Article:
Data recovery and disk repair questions and discussions related to old-fashioned SATA, SAS, SCSI, IDE, MFM hard drives - any type of storage device that has moving parts
April 16th, 2018, 23:06
ISTM = It Seems To me
I havent followed this thread well..
try looking for a manual for your motherboard. check what the POST codes are. 3 beeps may be RAM. in the manual check the configuration of RAM and capacity etc to make sure you are using the right amount/type etc.
BTW, when posting, best include pictures of both sides of an item, and also when taliking about hardware, model numbers of everything, not just the bit you think is the issue. saves many back and forth posts with questions and answers to build a picture of your setup/issues.
as an aside, are you able to format a floppy succesfully, or do you still get the "Format Complete, Unable to Write BOOT"
April 17th, 2018, 9:55
Are those really just three beeps, equally spaced, or are them a longer one, then silence, then two short ones in rapid succession ?
Or are they more than three , like one beep repeating continuously ?
Have you tried the new vga card in all slots ?
Can you post pics of the hard disk you are using, with special interest in the connector region ?
April 17th, 2018, 15:15
If the new motherboard has one, try installing the "old" VGA card in an 8-bit ISA slot. Otherwise use a scalpel, or similar, to cut the trace to data bit 14 at the appropriate connector pin on the card.
As for the row of 3 pins on the replacement card, I suspect they configure the card to run in 8-bit mode or to autodetect the presence of a 16-bit slot.
April 17th, 2018, 17:38
Woudln´t it be better to try to determine if his "new" vga card is working or defective first ? Cutting traces on the board of his only working card could make things worse ( more so if the wrong trace(s) end up cut ) ...
IMHO, it would be easier to try changing the jumpers in the new card to see if that is the cause. I never had to fiddle with jumpers in these kind of cards, but that doesn´t mean someone hasn´t moved jumpers just to be in a prettier position ( like people seem to have a need to to when they see a crooked capacitor in a board ) .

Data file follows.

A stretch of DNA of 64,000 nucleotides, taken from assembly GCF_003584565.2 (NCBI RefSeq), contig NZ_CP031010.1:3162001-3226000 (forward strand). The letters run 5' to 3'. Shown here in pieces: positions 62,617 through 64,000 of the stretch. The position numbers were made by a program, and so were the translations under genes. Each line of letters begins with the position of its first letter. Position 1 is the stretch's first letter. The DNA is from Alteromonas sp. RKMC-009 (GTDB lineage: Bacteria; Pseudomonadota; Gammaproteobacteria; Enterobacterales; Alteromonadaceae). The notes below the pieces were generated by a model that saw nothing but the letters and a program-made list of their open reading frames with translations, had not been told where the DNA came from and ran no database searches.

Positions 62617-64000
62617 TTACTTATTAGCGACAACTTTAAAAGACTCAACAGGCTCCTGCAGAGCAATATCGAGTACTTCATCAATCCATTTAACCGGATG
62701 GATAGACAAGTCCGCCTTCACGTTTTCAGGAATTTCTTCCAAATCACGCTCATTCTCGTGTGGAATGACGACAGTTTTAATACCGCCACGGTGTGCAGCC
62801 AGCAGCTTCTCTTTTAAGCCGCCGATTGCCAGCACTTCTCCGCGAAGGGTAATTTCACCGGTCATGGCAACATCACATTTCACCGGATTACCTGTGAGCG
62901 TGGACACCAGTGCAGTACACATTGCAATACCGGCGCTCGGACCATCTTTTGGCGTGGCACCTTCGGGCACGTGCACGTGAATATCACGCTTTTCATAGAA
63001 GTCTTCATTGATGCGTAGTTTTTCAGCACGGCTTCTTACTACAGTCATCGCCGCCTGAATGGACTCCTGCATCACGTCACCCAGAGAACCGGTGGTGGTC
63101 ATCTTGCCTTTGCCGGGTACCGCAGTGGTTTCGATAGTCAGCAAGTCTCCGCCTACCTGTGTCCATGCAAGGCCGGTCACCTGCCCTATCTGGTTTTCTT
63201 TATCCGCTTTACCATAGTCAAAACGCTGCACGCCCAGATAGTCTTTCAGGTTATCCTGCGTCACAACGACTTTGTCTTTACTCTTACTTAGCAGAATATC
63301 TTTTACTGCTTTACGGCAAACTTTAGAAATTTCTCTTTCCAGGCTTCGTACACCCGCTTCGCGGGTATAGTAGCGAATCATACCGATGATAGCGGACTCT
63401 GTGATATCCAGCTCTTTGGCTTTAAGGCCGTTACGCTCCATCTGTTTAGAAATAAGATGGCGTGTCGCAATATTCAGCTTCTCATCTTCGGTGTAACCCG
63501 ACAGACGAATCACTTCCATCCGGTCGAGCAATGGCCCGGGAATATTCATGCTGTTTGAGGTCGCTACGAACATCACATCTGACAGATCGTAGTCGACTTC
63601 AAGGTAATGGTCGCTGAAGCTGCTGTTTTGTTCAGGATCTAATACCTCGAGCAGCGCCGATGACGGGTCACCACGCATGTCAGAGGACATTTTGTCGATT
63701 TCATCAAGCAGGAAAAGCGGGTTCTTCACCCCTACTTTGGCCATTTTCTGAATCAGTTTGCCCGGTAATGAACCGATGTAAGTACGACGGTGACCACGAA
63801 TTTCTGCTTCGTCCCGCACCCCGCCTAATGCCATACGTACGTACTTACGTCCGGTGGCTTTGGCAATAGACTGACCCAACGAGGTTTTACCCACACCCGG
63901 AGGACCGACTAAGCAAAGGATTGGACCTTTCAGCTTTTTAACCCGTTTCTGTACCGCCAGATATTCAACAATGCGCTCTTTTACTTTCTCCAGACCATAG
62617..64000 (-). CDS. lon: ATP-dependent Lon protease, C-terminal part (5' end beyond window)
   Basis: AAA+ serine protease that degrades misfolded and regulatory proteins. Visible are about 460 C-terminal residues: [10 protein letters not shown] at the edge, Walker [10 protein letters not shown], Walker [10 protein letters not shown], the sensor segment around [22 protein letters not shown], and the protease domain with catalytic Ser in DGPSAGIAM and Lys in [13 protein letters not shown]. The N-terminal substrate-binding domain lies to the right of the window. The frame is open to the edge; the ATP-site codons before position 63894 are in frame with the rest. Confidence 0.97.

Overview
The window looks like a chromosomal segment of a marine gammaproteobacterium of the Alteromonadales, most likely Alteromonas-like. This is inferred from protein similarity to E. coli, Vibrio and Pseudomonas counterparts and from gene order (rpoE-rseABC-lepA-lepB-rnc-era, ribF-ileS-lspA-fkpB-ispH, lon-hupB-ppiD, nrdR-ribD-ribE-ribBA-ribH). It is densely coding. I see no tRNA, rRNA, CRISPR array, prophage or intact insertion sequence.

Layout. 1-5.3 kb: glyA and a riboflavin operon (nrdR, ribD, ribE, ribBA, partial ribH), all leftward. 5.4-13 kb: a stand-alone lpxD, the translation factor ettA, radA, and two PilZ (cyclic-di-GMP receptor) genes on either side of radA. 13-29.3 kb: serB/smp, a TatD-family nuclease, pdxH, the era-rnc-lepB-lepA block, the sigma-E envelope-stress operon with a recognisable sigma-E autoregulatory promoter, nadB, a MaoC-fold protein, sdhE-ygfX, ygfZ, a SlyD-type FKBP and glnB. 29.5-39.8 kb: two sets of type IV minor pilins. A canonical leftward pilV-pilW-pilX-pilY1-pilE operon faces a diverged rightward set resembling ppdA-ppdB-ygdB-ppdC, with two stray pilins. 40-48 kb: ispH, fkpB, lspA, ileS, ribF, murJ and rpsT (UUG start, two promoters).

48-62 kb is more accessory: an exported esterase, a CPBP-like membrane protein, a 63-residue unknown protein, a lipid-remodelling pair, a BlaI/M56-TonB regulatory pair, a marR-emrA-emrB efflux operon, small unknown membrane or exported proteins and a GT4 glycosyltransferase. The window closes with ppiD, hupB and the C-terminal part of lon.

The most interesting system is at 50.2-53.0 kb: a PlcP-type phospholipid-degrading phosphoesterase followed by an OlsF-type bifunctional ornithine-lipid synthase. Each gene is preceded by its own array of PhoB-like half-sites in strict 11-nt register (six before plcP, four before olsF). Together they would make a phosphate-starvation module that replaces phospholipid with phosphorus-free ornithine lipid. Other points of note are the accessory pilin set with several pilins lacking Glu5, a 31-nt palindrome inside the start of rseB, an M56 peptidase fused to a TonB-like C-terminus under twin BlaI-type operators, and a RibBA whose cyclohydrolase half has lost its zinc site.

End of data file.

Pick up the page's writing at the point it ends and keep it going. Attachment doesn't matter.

And if something in the card was causing problems with one of the bits in the bus, wouldn´t it cause errors in the display ( or wrong characters ) or other errors ?
April 17th, 2018, 18:10
Yes, by all means get the new card working, if possible. As for cutting the trace to DB14, that is on the 16-bit end of the card. When the card is working in 8-bit mode, that end of the card would be ignored.
Maybe the OP could insert a very thin insulator between DB14 and the slot, say a thin piece of paper, or place tape over the connector pin.
April 17th, 2018, 19:00
fzabkar wrote:Maybe the OP could insert a very thin insulator between DB14 and the slot, say a thin piece of paper, or place tape over the connector pin.
I agree with that, and think that it would be more prudent. Cutting traces is always dangereous when one can "slip" and cut the wrong trace, or count from the wrong position ...
Maybe it is something I do not remember or never knew, but could you explain your reasoning for considering that the vga could be causing problems with that bit in the bus ? I can only imagine that if something was wrong with the card, it would not work okay and this would be seen, in artifacts on the screen or wrong colors....
That thing with one bit of the ide traffic being wrong seems so much like those cases with a broken pin in the drive connector that I can´t say the hdd is free of guilt.
I need to see if I have some small IDE disk here. If I cut the relevant pin from it "for science", could we try to reproduce what the OP is experiencing ?
April 18th, 2018, 4:33
ISTR that the OP has already tried 2 HDDs and 2 IDE cards, both with the same symptom.